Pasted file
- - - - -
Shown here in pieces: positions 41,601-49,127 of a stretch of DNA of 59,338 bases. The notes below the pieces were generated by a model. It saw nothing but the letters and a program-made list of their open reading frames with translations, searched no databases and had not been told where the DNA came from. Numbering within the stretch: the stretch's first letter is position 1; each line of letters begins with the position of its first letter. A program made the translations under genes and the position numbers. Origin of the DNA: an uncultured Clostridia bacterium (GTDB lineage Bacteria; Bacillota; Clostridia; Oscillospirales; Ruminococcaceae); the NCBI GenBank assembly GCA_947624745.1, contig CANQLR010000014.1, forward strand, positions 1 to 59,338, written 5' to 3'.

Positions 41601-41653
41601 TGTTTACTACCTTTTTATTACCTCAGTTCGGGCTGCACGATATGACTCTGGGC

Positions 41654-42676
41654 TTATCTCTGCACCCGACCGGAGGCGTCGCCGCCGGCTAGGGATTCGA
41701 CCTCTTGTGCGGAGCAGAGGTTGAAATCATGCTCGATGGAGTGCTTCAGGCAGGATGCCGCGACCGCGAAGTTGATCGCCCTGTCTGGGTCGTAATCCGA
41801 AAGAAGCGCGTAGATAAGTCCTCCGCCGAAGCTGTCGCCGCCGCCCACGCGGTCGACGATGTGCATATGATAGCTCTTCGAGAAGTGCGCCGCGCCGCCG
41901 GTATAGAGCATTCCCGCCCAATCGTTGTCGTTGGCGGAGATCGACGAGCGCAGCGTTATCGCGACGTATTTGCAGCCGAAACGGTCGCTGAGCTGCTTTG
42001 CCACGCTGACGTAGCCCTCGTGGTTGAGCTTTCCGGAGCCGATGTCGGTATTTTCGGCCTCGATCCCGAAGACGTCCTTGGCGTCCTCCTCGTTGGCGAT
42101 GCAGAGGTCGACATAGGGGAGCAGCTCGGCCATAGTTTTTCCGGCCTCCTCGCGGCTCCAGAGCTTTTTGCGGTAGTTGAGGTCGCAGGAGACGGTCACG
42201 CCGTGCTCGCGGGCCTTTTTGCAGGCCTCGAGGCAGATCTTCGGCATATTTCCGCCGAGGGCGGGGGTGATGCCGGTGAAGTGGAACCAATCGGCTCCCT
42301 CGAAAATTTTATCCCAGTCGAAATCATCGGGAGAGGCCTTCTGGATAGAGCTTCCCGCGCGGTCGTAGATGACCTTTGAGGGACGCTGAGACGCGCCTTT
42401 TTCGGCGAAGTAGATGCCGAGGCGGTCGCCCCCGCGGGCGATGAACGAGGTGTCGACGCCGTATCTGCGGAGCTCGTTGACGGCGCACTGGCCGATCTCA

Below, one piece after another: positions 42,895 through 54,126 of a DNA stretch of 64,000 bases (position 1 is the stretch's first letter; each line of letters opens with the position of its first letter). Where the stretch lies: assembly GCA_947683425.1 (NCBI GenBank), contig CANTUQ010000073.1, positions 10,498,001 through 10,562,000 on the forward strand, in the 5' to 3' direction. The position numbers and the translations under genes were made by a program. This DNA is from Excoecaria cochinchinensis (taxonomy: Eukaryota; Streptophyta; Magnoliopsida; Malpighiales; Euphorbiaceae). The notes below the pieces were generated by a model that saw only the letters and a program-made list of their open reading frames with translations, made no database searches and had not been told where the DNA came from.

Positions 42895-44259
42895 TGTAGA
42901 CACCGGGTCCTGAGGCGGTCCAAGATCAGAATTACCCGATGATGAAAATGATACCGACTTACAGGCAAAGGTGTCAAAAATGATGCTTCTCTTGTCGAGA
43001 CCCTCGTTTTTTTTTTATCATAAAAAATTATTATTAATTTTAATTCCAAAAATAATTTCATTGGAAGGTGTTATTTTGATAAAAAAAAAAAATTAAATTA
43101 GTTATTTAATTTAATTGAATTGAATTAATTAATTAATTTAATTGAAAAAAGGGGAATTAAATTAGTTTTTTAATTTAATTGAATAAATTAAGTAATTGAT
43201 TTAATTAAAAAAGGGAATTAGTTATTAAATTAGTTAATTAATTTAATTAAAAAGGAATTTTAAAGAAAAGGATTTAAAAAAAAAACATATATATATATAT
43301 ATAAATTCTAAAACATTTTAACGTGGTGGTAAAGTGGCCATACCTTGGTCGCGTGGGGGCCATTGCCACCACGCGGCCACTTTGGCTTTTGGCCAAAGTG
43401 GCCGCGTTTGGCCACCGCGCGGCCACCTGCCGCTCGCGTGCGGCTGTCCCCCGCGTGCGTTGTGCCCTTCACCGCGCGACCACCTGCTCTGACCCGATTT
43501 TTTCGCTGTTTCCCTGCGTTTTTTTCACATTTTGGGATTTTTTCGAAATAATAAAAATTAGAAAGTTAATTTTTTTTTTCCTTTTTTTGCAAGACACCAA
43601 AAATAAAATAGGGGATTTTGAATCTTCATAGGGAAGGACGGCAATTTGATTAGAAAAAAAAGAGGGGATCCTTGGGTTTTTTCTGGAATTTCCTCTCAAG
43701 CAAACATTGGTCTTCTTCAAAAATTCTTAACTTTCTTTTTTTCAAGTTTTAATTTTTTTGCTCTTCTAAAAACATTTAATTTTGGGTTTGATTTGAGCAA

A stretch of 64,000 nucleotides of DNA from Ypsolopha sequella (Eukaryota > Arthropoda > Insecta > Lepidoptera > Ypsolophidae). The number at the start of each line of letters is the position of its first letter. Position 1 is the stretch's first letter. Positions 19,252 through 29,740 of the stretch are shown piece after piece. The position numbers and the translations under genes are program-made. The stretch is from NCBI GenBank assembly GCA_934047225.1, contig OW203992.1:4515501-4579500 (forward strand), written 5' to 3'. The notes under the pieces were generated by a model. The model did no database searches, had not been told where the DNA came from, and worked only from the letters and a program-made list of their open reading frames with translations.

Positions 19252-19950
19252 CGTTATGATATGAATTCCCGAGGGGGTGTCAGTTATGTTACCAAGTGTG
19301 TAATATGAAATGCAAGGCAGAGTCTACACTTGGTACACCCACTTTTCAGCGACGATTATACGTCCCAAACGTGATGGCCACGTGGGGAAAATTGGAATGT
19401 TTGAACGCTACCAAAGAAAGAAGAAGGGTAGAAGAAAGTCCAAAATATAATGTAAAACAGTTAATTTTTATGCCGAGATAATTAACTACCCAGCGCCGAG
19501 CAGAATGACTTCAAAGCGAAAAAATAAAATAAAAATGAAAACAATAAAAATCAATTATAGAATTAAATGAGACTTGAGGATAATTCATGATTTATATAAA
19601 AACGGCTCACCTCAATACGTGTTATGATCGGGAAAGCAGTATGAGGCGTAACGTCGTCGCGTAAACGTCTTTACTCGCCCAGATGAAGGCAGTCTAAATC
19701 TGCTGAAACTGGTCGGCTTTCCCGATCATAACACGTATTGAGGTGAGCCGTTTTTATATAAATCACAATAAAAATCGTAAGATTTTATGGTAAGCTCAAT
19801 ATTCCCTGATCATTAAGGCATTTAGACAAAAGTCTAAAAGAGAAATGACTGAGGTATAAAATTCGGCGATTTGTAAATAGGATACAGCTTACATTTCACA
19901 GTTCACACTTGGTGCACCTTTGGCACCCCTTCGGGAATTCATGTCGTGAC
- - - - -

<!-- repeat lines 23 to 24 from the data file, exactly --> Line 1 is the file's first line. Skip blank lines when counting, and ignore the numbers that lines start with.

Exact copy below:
43501 TTTCGCTGTTTCCCTGCGTTTTTTTCACATTTTGGGATTTTTTCGAAATAATAAAAATTAGAAAGTTAATTTTTTTTTTCCTTTTTTTGCAAGACACCAA
43601 AAATAAAATAGGGGATTTTGAATCTTCATAGGGAAGGACGGCAATTTGATTAGAAAAAAAAGAGGGGATCCTTGGGTTTTTTCTGGAATTTCCTCTCAAG